The country in which I now was, appeared high and dry, without any swamps or low grounds, in which an asylum might be found; I therefore determined to go to the top of a hill, that extended on my right for some distance either way. The summit of this ridge was gained before there was enough of daylight to enable me to see objects clearly; but, as soon as a view of the place could be had, I discovered, that it was a thicket of pine trees; and that the road which I had left, led through a plantation that lay within sight: the house and other buildings on which, appeared to be such as I had before seen; but I could not at once recollect where, or at what time I had seen them.

Going to an open space in the thicket, from which I could scan the plantation at leisure, I became satisfied, after the sun had risen, and thrown his light upon the earth, that this was no other than the residence of the gentleman, who had so kindly entertained my master and me, as we went to, and returned from, Savannah with the wagon. I now remembered, that this gentleman was the friend of my late master, and that he had told me, to come and see him if ever I passed this way again; but I knew that he was a slave-holder and a planter; and that when he gave me liberty to visit his plantation, he expected that my visits would always be the visits of a slave, and not the clandestine calls of a runaway negro.

It seemed to me, that this gentleman was too benevolent a man, to arrest and send me back to my cruel mistress; and yet, how could I expect, or even hope, that a cotton planter would see a runaway slave on his premises, and not cause him to be taken up, and sent home? Failing to seize a runaway slave, when he has him in his power, is held to be one of the most dishonourable acts, to which a southern planter can subject himself. Nor should the people of the north be surprised at this. Slaves are regarded, in the south, as the most precious of all earthly possessions; and at the same time, as a precarious and hazardous kind of property, in the enjoyment of which the master is not safe. The planters may well be compared to the inhabitants of a national frontier, which is exposed to the inroads of hostile invading tribes. Where all are in like danger, and subject to like fears, it is expected that all will be governed by like sentiments, and act upon like principles.

I stood and looked at the house of this good planter, for more than an hour after the sun had risen, and saw all the movements which usually take place on a cotton plantation in the morning. Long before the sun was up, the overseer had proceeded to the field, at the head of the hands; the black women who attended to the cattle, and milked the cows, had gone to the cow-pen with their pails; and the smoke ascended from the chimney of the kitchen, before the doors of the great house were opened, or any of the members of the family were seen abroad. At length, two young ladies opened the door, and stood in the freshness of the morning air. These were soon joined by a brother; and at last, I saw the gentleman himself leave the house, and walk towards the stables, that stood at some distance from the house, on my left. I think even now, that it was a foolish resolution that emboldened me to show myself to this gentleman. It was like throwing one's self in the way of a lion who is known sometimes to spare those whom he might destroy; but I resolved to go and meet this planter at his stables, and tell him my whole story. Issuing from the woods, I crossed the fields unperceived by the people at the house, and going directly to the stables, presented myself to their proprietor, as he stood looking at a fine horse, in one of the yards. At first, he did not know me, and asked me whose man I was. I then asked him if he did not remember me; and named the time when I had been at his house. I then told at once, that I was a runaway: that my master was dead, and my mistress so cruel, that I could not live with her: not omitting to show the scars on my back, and to give a full account of the manner in which they had been made. The gentleman stood and looked at me more than a minute, without uttering a word, and then said, "Charles, I will not betray you, but you must not stay here. It must not be known that you were on this plantation, and that I saw and conversed with you. However, as I suppose you are hungry, you may go to the kitchen and get your breakfast with my house servants."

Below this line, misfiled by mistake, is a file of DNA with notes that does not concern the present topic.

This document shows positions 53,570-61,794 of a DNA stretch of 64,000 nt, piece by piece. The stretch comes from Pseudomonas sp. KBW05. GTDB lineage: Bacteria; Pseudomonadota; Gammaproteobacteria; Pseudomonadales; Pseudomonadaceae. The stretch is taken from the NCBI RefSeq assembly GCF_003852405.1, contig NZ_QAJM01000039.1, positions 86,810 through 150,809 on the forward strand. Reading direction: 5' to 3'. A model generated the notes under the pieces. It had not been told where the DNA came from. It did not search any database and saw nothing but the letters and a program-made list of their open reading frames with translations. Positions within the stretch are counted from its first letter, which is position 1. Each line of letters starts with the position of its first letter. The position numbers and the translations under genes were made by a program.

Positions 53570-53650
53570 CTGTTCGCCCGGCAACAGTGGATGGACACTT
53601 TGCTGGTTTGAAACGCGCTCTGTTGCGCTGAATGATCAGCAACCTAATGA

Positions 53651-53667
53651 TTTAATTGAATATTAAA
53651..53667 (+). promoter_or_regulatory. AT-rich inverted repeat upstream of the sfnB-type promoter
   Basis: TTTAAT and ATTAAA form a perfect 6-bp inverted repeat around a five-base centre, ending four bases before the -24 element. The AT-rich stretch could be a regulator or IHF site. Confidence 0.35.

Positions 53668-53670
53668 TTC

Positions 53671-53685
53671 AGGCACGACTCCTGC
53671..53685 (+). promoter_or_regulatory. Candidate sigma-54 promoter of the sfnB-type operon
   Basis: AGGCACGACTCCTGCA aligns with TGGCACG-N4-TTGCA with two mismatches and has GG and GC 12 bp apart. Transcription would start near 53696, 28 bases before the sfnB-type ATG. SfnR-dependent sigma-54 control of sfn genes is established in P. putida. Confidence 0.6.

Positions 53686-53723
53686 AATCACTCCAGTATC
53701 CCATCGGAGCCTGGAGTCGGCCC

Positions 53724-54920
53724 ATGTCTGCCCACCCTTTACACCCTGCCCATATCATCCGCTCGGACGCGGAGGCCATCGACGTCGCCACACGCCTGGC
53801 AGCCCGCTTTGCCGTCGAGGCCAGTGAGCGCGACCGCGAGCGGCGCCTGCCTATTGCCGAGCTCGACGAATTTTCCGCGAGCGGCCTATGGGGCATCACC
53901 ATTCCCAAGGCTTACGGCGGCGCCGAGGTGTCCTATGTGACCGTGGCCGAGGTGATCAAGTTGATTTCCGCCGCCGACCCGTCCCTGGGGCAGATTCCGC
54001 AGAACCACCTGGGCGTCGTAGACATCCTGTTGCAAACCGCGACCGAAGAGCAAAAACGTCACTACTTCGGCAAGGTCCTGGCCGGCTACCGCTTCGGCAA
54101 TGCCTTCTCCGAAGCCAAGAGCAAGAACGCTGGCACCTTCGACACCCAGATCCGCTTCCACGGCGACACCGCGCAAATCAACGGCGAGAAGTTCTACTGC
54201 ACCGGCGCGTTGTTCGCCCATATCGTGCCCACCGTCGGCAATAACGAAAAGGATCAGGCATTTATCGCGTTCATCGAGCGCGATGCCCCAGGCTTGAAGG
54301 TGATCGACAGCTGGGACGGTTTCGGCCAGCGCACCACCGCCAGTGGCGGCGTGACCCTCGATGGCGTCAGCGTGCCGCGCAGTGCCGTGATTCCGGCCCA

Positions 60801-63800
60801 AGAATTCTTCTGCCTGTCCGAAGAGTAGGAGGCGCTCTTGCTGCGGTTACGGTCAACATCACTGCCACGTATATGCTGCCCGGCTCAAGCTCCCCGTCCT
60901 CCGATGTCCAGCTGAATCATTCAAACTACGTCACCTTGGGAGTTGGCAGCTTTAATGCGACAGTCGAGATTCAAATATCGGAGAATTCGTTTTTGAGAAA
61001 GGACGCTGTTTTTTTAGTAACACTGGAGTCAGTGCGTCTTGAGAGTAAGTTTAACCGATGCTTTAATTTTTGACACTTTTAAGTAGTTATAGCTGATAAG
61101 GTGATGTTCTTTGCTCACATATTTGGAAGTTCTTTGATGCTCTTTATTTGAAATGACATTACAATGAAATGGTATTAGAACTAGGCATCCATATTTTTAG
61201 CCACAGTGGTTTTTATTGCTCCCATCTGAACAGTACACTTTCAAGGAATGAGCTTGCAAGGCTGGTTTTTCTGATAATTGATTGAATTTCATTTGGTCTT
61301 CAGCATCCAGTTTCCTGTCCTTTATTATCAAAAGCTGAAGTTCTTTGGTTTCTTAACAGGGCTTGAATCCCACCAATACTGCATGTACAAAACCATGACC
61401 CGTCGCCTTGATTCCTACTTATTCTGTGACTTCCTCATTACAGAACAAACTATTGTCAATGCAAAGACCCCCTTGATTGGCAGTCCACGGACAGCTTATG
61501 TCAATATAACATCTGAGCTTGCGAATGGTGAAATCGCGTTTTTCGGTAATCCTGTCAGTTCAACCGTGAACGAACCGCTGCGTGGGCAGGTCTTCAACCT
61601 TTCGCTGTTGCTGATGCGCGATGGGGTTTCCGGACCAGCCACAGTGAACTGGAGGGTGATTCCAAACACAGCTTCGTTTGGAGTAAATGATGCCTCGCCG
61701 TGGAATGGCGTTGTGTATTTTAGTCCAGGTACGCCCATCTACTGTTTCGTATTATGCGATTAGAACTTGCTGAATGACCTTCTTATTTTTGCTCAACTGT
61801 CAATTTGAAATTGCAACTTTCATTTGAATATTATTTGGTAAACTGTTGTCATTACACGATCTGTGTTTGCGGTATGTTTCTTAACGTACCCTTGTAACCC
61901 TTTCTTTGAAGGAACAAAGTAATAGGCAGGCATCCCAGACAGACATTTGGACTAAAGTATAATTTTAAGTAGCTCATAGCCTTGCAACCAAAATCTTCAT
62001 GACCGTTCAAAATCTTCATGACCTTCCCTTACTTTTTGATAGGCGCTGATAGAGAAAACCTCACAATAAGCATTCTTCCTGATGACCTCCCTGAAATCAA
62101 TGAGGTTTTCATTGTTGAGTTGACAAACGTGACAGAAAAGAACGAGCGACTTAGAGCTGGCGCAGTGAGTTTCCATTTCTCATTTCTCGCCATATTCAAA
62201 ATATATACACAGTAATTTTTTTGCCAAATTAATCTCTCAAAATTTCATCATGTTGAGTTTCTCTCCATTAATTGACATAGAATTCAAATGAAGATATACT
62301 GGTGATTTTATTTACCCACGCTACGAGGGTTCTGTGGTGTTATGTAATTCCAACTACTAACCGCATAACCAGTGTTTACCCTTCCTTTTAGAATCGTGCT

He then set off for the house, and I followed, but turning into the kitchen, as he ordered me, I was soon supplied with a good breakfast of cold meat, warm bread, and as much new butter-milk as I chose to drink. Before I sat down to breakfast, the lady of the house came into the kitchen, with her two daughters, and gave me a dram of peach brandy. I drank this brandy, and was very thankful for it; but I am fully convinced now that it did me much more harm than good; and that this part of the kindness of this most excellent family, was altogether misplaced.

Whilst I was taking my breakfast, a black man came into the kitchen, and gave me a dollar that he said his master had sent me, at the same time laying on the table before me a package of bread and meat, weighing at least ten pounds, wrapped up in a cloth. On delivering these things, the black man told me that his master desired me to quit his premises as soon as I had finished my breakfast.

This injunction I obeyed; and within less than an hour after I entered this truly hospitable house, I quitted it forever, but not without leaving behind me my holiest blessings upon the heads of its inhabitants. It was yet early in the morning when I regained the woods on the opposite side of the plantation, from that by which I had entered it.